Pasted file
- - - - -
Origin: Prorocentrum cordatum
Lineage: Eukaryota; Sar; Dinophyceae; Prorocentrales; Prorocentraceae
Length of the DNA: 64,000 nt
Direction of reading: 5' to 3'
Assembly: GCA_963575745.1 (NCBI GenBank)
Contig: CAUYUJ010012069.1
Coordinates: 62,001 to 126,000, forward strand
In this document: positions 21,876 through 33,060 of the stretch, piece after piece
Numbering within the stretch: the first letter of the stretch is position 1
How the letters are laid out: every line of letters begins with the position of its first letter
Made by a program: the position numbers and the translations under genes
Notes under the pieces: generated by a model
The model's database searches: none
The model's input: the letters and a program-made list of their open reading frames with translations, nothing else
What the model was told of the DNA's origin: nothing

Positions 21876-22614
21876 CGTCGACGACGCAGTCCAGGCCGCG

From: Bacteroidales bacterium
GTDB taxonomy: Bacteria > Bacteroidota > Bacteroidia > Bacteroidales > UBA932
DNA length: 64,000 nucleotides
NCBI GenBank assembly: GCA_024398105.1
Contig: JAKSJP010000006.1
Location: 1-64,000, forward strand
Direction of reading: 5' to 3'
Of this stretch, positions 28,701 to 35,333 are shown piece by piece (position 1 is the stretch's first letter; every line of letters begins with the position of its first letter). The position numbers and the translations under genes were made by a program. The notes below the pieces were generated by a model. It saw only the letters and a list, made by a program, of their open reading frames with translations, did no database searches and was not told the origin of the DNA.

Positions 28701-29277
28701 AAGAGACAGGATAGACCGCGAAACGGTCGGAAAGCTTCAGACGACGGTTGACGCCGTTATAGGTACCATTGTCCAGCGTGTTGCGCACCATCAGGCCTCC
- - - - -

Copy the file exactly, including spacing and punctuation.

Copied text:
Origin: Prorocentrum cordatum
Lineage: Eukaryota; Sar; Dinophyceae; Prorocentrales; Prorocentraceae
Length of the DNA: 64,000 nt
Direction of reading: 5' to 3'
Assembly: GCA_963575745.1 (NCBI GenBank)
Contig: CAUYUJ010012069.1
Coordinates: 62,001 to 126,000, forward strand
In this document: positions 21,876 through 33,060 of the stretch, piece after piece
Numbering within the stretch: the first letter of the stretch is position 1
How the letters are laid out: every line of letters begins with the position of its first letter
Made by a program: the position numbers and the translations under genes
Notes under the pieces: generated by a model
The model's database searches: none
The model's input: the letters and a program-made list of their open reading frames with translations, nothing else
What the model was told of the DNA's origin: nothing

Positions 21876-22614
21876 CGTCGACGACGCAGTCCAGGCCGCG

From: Bacteroidales bacterium
GTDB taxonomy: Bacteria > Bacteroidota > Bacteroidia > Bacteroidales > UBA932
DNA length: 64,000 nucleotides
NCBI GenBank assembly: GCA_024398105.1
Contig: JAKSJP010000006.1
Location: 1-64,000, forward strand
Direction of reading: 5' to 3'
Of this stretch, positions 28,701 to 35,333 are shown piece by piece (position 1 is the stretch's first letter; every line of letters begins with the position of its first letter). The position numbers and the translations under genes were made by a program. The notes below the pieces were generated by a model. It saw only the letters and a list, made by a program, of their open reading frames with translations, did no database searches and was not told the origin of the DNA.

Positions 28701-29277
28701 AAGAGACAGGATAGACCGCGAAACGGTCGGAAAGCTTCAGACGACGGTTGACGCCGTTATAGGTACCATTGTCCAGCGTGTTGCGCACCATCAGGCCTCC